Illustrator, designer and Digital Arts contributor Gordon Reid, aka Middle Boop, has created an awesome 8-bit inspired series of EP and single covers for musician Andrew Hung, who creates music using video game emulators.

The collaboration is far from over, with lots more music planned, but so far Andrew has released an EP called Rave Cave followed by a single called Repetition vs Time, which will be part of the new Rave Cave 2 EP, all of which Gordon has designed the artwork for.

You can listen to the latest single above, then read on for our interview with Gordon about how he created the artwork.

Digital Arts: Were you a Nintendo kid? Or were you more PlayStation or Sega?

GR: Oh, definitely a Nintendo kid. I still remember getting my first Gameboy and SNES back in the early 90s. My mind was blown. Street Fighter and Mario Kart ruled for me.

When the Gameboy came out in 1990, it made a lasting impression on my life. The day I got the Gameboy was absolutely amazing, completely revolutionary for its time. I ruined my thumbs on the original Super Mario.

Digital Arts: How did you come to work with Andrew Hung for the first EP?

GR: I've been mates with Andrew for years. I've done loads of work for his main band Fuck Buttons and the other member's project Blanck Mass before so it definitely felt like a natural move to work with him on his solo work. We had actually been speaking about working together on this artwork ever since he started writing his own music well over a year ago, so when it finally came to creating the work, we both had a really clear idea of where things were going to go.

Digital Arts: How did you want to visually represent the feel of listening to Gameboy sounds in 2015

GR: Ever since listening to the first versions of Andrew's music I was totally sold on the concept. I always had this idea of basically creating a sort of 8-bit video game world to harness it.

It was always planned for a series of singles and EPs so the visuals had to work to a running theme. The starting point was creating the lockup at the top and the logo. That needed to stay consistent throughout the campaign to make sure the viewer or listener could link them, and also to give the feel of the 'game'.

I wanted to represent different elements of a game but still have a very surreal element to them, so for the most recent single I wanted to work as sort of an end-level baddie, like Bowzer's Castle or something, so really vibrant colours and shapes were used. This theme will continue as the collaboration evolves, so hopefully by the end we'll have an entire gaming world created to complement the music.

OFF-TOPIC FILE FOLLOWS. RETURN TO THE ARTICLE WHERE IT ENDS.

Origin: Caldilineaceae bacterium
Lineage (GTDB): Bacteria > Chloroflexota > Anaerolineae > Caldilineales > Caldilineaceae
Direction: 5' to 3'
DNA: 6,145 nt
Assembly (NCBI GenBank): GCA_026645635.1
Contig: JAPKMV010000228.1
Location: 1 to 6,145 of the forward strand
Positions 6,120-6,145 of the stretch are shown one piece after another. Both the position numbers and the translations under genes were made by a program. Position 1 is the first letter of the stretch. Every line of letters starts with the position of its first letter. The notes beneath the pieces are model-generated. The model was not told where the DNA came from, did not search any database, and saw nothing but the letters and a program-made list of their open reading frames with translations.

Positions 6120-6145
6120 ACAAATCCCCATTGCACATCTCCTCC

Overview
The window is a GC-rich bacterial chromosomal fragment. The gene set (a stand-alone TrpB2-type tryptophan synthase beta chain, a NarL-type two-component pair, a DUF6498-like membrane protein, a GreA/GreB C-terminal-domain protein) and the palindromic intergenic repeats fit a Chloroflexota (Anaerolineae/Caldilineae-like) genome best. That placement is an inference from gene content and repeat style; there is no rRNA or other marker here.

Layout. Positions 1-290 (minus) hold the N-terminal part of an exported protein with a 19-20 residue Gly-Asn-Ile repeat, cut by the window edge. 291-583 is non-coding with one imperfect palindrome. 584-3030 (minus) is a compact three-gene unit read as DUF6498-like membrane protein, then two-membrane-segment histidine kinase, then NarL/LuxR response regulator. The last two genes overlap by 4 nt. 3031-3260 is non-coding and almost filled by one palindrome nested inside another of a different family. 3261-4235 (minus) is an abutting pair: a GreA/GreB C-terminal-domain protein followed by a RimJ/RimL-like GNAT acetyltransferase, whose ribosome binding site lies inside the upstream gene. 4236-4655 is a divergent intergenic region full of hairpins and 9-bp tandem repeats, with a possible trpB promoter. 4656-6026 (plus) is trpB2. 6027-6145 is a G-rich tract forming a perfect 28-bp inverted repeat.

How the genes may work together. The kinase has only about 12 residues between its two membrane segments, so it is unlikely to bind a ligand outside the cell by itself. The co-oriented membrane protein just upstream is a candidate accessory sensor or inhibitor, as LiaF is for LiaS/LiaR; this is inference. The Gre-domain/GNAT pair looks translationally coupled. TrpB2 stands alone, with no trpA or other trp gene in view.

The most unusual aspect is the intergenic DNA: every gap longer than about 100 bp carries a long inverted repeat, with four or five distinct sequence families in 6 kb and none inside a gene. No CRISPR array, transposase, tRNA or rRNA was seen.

Digital Arts: What visual references did you want to incorporate into the first cover and why?

GR: This one was the big one. It was the first time anyone would have heard Andrew's solo music and the first time he would have seen my artwork so it needed to be spot on. I wanted to create a whole social campaign to go along with it, so I created a lot of elements and patterns that were released sporadically as teasers on social media to whet the appetite of his fans.

By the point of creating the artwork, I'd heard the music loads and always had the idea of creating a Starfox-style spaceship for the first cover, so definitely had this in mind. Classics like Tetris, Metroid and Zelda, too.

At this point, I'd also been working with Mogwai on some 8-bit game-style work for their anniversary shows, so it definitely has some visual nods to the original 8-bit Star Wars game.

Digital Arts: The second EP cover seems more abstract than the first. Was this in response to changes in the music or just a desire to do something different?

GR: I think it just felt like a natural progression really. I'd noticed Andrew's sound really progress – it became more layered and intricate – so I felt like the artwork needed to progress and have more depth to it too. I think by the end of the campaign I want the artwork to have evolved with the music hopefully as naturally as it has so far, but there also have to be enough links to each piece to work as a series.

Digital Arts: What were your reference points for this second cover?

GR: It was definitely more Mario and Donkey Kong, all of the inlaying patterns were taken from those sorts of games. I mixed that with a lot of different patterns I've been experimenting with and it came together from there.

Digital Arts: What's next?

GR: For me, I'll be working on the rest of this project, which will be continuing for a while with more music and gigs to come. I've branded the new Newton Faulkner album, so that campaign should be starting soon.

I've just worked on a pretty large job for Saatchi & Saatchi, but unfortunately I'm not allowed to properly announce yet but will be shouting from the rooftops when it's released. Aaaaand, I'm currently working on my first London-based solo show, I'm basically working on a whole bunch of artwork inspired by The 80's LA skate scene, people like Bones Brigade, so it's still in the early stages but I'm really psyched about how the artwork is progressing for that!